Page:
Paris Bennett leaves Idol but is joined in the bottom two by Elliott Yamin

After “almost 45 and a half million votes” were cast on American Idol 5 on Tuesday, Paris Bennett went home. She was joined in the bottom two by Elliott Yamin.

The results show was rather uneventful, except for some weird lighting design that caused the finalists to be bathed in blue light while they were waiting to hear if they were safe or not, temporarily turning them into Smurfs, and for a weird comment Ryan Seacrest made to Taylor after a break. “I can never wear shoulder pads again after seeing that, Taylor,” he said.

Simon Cowell also referred to the survey that said he was the most-respected judge, although he totally misquoted it. Talking about his popularity, he said, “I thought 78 percent was low,” Simon said. But the 78 percent was actually and ironically the number of people who don’t vote, not the percent who value his opinion the most (24).

Next week, the final four will perform Elvis Presley songs, after traveling to Graceland this week to tour Graceland with Priscilla and work with “ruthless and callous” music industry personality Tommy Mottola.

The Sing-Off loses its star

Ben Folds

NBC's super-fun December a capella singing competition The Sing-Off is returning, but without its star judge, Ben Folds, and only as a two-hour special. Those are really depressing changes for a series that proved itself to be a super-fun show when it returned last December.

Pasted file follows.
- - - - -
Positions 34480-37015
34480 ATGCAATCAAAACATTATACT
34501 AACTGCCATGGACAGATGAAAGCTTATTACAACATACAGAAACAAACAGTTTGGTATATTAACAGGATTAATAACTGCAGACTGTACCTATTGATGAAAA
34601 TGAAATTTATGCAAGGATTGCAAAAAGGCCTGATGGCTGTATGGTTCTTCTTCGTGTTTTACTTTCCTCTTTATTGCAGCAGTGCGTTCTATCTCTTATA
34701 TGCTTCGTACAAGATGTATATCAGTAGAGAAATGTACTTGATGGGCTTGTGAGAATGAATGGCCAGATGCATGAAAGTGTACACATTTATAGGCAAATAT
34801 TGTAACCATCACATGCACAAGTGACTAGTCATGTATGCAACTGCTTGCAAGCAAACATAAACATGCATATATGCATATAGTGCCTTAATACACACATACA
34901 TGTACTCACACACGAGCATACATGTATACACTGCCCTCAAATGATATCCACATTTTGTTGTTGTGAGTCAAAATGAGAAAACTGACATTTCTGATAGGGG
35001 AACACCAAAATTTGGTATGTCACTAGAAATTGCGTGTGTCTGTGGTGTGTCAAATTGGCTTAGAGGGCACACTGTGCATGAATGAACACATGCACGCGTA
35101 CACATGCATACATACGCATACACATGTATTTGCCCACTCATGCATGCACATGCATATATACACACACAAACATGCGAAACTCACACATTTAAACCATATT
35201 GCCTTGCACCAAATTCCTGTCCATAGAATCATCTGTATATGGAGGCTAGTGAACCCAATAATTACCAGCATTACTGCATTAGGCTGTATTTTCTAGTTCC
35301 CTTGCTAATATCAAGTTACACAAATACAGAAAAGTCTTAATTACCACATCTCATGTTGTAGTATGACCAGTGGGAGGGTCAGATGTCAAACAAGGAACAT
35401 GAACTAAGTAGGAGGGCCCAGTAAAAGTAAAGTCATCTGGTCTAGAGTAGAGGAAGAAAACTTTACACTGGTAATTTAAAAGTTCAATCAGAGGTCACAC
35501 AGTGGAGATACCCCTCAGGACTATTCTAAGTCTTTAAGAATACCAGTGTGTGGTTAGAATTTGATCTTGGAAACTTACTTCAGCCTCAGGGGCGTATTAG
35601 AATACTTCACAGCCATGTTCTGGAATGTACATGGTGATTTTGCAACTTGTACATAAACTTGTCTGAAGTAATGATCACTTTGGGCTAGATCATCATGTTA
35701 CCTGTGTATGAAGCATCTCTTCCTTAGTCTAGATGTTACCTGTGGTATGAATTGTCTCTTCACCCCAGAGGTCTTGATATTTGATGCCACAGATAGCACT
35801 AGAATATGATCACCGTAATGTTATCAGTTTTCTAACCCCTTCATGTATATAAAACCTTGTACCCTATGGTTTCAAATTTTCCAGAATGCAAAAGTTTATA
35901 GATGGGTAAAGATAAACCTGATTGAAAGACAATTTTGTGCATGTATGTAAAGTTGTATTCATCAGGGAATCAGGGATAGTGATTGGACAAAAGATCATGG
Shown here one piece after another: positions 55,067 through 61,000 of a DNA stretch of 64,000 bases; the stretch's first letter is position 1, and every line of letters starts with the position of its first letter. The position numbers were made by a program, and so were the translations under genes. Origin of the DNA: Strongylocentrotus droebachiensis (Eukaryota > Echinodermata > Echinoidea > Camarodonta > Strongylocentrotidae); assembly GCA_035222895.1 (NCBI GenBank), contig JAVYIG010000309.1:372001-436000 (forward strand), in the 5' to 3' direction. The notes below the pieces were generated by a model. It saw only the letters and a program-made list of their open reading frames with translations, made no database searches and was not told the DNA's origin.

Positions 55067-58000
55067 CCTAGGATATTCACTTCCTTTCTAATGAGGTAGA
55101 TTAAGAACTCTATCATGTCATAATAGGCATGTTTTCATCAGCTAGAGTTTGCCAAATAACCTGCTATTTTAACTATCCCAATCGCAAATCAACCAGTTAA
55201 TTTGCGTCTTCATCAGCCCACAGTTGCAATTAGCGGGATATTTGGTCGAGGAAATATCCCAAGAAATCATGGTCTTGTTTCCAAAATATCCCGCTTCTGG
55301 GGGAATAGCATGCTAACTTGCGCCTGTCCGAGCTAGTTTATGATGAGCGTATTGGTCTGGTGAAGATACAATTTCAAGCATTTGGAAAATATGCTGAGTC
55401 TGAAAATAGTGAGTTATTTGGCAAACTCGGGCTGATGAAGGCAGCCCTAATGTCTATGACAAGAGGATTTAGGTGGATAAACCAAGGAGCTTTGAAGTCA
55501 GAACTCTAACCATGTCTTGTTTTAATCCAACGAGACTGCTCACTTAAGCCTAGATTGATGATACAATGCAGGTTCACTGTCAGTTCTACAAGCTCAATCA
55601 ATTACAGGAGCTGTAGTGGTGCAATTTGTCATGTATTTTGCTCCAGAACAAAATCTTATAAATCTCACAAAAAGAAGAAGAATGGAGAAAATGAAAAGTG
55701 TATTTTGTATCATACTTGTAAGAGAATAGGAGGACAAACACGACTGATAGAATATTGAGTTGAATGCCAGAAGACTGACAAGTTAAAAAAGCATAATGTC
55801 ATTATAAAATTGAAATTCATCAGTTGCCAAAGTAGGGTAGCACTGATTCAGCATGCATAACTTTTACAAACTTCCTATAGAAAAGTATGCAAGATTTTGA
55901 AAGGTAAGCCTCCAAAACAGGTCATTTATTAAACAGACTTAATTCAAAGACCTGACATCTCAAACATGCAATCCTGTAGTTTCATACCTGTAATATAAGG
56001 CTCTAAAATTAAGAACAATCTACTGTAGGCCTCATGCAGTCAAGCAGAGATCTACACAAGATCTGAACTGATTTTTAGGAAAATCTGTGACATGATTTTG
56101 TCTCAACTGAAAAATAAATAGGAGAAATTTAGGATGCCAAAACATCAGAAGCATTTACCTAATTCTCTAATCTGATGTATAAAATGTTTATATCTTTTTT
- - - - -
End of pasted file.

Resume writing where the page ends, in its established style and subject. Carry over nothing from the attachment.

A film director talks about becoming a reality TV character

Anna Martemucci

What is it like to have your life turned into reality TV? Director Anna Martemucci, one of the two directors featured on Starz' exceptional reality series, talks about that, the competition, and her collaboration with her husband and brother-in-law.

Plus: How the show's producers tried to keep the $250,000 competition fair.

about the writer

Andy Dehnart is a journalist who has covered reality television for more than 15 years and created reality blurred in 2000. A member of the Television Critics Association, his writing and criticism about television, culture, and media has appeared on NPR and in Playboy, Buzzfeed, and many other publications. Andy, 36, also directs the journalism program at Stetson University in Florida, where he teaches creative nonfiction and journalism. He has an M.F.A. in nonfiction writing and literature from Bennington College. More about reality blurred and Andy.